Communicator of the Month: Marii Hasegawa

Our Communicator of the Month series showcases individuals whose voices have made a lasting impact on our country. In 2023, we recognize 12 Proponents of Peace who were dedicated to resolving conflict and envisioned a world without violence. Whether they advocated for civil education classes or found the common link between the civil rights and peace movements, the efforts of these activists mitigated hostile conditions in many of the world’s most divided countries — including our own. Their cooperative processes led to negotiation, reconciliation and growth — and are still teaching us how to connect back to our shared humanity, even in times of strife.

“Peace is not just the absence of war, but a world without repression; government which puts people first, with civil rights and civil liberties; an economic system which is not exploitative; housing and education of the kind each person wants; consumerism under control; the environment being helped to recover; universal health care.” Marii Hasegawa

September 17, 1918 — July 1, 2012

Marii Hasegawa was less than a year old when her father, a Buddhist priest, moved the family from Japan to serve Buddhists in California. Although Hasegawa lived in the U.S. nearly her whole life, she continually faced discrimination for being Japanese American.

After Japan bombed Pearl Harbor in 1941, the U.S. government forcibly confined hundreds of thousands of people of Japanese descent in desert internment camps — including Hasegawa and her family who were forcibly removed from their own home. For three years, they were held at the Central Utah Relocation Center in Topaz, Utah, surrounded by formidable chain link fences and living in barracks with hundreds of other internees. When atomic bombs were dropped on the Japanese cities of Hiroshima and Nagasaki in 1945, Hasegawa began what would become her life’s work: advocating for peace and equality for all.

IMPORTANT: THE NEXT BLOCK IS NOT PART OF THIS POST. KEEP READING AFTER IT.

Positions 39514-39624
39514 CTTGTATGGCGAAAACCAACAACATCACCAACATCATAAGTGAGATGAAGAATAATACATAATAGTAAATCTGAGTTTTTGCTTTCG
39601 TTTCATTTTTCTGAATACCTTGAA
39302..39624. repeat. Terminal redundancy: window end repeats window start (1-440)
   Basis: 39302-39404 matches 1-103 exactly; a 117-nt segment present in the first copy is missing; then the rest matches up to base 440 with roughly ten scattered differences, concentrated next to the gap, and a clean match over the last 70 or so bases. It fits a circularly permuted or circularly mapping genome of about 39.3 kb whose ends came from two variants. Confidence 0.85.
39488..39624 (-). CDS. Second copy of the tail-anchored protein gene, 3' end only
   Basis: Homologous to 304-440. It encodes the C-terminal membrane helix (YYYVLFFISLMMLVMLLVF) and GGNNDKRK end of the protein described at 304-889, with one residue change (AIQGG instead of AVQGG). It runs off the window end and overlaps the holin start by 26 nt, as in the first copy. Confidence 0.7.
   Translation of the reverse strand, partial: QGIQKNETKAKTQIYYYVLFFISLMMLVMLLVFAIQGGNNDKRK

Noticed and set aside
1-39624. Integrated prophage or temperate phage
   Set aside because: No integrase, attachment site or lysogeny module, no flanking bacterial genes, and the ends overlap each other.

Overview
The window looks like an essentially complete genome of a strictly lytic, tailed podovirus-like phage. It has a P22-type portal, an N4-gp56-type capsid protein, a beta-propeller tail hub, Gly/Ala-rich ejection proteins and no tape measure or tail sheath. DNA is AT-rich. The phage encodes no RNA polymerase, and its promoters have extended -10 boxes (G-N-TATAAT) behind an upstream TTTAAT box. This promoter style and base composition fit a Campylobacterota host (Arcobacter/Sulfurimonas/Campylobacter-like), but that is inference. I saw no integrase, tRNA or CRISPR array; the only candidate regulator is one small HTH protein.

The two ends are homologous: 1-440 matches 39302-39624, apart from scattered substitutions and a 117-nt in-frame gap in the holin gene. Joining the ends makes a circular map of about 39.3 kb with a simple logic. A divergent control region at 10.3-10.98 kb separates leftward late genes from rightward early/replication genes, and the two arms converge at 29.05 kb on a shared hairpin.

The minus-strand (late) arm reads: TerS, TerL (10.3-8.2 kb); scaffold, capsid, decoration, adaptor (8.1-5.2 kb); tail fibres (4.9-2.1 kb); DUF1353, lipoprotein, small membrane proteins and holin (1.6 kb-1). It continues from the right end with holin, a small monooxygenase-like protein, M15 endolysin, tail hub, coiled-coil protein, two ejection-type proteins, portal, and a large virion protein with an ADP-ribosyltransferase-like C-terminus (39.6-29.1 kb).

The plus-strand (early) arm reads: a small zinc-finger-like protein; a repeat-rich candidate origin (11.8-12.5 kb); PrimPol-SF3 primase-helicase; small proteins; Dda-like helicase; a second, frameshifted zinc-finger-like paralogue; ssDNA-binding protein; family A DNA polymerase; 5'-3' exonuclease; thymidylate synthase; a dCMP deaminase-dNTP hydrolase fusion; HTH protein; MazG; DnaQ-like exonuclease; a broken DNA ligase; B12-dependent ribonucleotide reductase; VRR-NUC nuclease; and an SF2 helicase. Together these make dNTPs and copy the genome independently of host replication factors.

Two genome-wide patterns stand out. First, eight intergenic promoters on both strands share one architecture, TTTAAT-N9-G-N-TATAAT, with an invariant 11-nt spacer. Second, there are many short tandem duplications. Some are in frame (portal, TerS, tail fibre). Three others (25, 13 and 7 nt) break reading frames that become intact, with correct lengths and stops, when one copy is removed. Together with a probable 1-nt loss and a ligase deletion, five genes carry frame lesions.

For 50 years, Hasegawa held various positions within the Women’s International League for Peace and Freedom (WILPF), an organization working for a world of permanent peace built on feminist foundations of freedom, justice, nonviolence, human rights and equality for all. WILPF strongly opposed the internment of Japanese Americans and helped to relocate and readjust those who were freed. It also called upon other nations to join in the causes of nuclear disarmament and the reduction of all arms.

In the early 1960s, Hasegawa participated in the Nike Missile Protest and during the Cold War, she helped organize the historic series of conferences between American and Soviet women. She sat on the board of the Richmond Human Relations Council and was a founding member of the Richmond Peace Education Center, also helping to organize the first Hiroshima Day commemorations in Richmond, Virginia. When she was president of the WILPF U.S. Section during the Vietnam War, she organized protests and led a peace delegation to North Vietnam. Hasegawa would go on to travel the country for the remainder of her life, giving lectures, urging educational reform and uniting women in nonviolent activities for peace.

In 1996, Hasegawa received the Niwano Peace Prize for her achievements. A documentary about her life, “Marii Hasegawa: Gentle Woman of a Dangerous Kind,” premiered in 2012. In 2018, she was named one of the Virginia Women in History honorees. She remains an inspiration to women around the world.